Take the 2-minute tour ×
Stack Overflow is a question and answer site for professional and enthusiast programmers. It's 100% free, no registration required.

I'm using innodb mysql tables for storing data. In my project i have to store maxmind geoip database in mysql (to have native foreign keys with different entities).

Most tutorials how-to import maxmind geoip database in mysql advice following table definition for table with ip ranges:

CREATE TABLE IF NOT EXISTS `GeoLiteCity_Blocks` (
  `startIpNum` int(10) unsigned NOT NULL,
  `endIpNum` int(10) unsigned NOT NULL,
  `locId` int(10) unsigned NOT NULL,
  PRIMARY KEY (`startIpNum`,`endIpNum`)
) ENGINE=InnoDB DEFAULT CHARSET=utf8;

But i am using ORM, that requires one primary key (it implements automatically many methods for CRUD entities), so i thought to use different table structure:

CREATE TABLE `ipblocks` (
  `id` int(10) unsigned NOT NULL AUTO_INCREMENT,
  `startIpNum` int(10) unsigned NOT NULL,
  `endIpNum` int(10) unsigned NOT NULL,
  `locId` int(10) unsigned NOT NULL,
  PRIMARY KEY (`id`),
  KEY `IP_RANGE` (`startIpNum`,`endIpNum`),
  KEY (`locId`) // FOREIGN KEY
) ENGINE=InnoDB;

Most common query to this table will be:

SELECT locId FROM ipblocks
WHERE %IP_ADDRESS% BETWEEN startIpNum AND endIpNum
LIMIT 1

In theory, this allows to use as ORM natively, as to use table data. I wanted to ask - will this degrade performance severely (i don't care about space on hard disk, perfomance is much more important for me)?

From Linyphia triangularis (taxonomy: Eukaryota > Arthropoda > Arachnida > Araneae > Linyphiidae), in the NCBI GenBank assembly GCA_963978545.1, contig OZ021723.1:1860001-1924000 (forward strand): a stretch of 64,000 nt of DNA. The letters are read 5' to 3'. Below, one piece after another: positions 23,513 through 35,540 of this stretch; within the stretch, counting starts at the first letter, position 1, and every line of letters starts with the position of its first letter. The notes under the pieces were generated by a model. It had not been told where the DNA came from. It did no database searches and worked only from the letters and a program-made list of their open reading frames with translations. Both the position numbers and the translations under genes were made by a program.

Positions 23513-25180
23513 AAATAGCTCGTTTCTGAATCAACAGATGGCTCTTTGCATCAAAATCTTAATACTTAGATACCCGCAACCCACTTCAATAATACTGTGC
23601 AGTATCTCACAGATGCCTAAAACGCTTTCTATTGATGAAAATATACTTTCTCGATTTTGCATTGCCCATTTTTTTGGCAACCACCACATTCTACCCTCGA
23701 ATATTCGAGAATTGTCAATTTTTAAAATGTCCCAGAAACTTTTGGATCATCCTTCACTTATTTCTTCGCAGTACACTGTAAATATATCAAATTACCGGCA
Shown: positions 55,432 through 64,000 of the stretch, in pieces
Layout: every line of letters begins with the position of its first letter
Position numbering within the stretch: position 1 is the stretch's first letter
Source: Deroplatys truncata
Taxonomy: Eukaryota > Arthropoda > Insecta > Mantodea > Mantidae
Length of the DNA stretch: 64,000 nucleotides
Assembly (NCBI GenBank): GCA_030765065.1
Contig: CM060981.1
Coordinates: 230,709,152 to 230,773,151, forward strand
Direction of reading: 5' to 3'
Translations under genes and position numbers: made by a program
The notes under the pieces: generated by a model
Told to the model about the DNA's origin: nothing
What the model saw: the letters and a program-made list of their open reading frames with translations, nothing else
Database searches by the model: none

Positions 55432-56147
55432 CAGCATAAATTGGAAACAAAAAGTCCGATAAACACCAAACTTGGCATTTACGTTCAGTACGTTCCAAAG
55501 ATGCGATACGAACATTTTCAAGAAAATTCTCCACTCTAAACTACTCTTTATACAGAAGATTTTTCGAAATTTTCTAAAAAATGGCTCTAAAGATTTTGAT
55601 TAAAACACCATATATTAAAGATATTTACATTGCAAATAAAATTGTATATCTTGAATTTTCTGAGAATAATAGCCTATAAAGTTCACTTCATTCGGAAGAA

Table with ip blocks have about ~2 millions of rows.

share|improve this question
1  
The best index for your most common query is a spatial index (dev.mysql.com/doc/refman/5.0/en/spatial-extensions.html) –  newtover Feb 4 '13 at 15:47
    
A spatial index can not be used for the query mentioned above. The IP_RANGE index would work. –  G-Nugget Feb 4 '13 at 16:23
    
@G-Nugget, you are right, will it descrese perfomance very much, or it will be ok? –  avasin Feb 4 '13 at 17:12

1 Answer 1

up vote 1 down vote accepted

There wouldn't be a significant decrease in performance. The only time it would really make a difference is if the data in the table would change, but it looks like the data is basically static. The index that would be used is basically the same, but InnoDB uses clustered indexes, so it basically needs to do 2 index lookups instead of one, but the time that takes would not be noticeable.

share|improve this answer

Your Answer

 
discard

By posting your answer, you agree to the privacy policy and terms of service.

Not the answer you're looking for? Browse other questions tagged or ask your own question.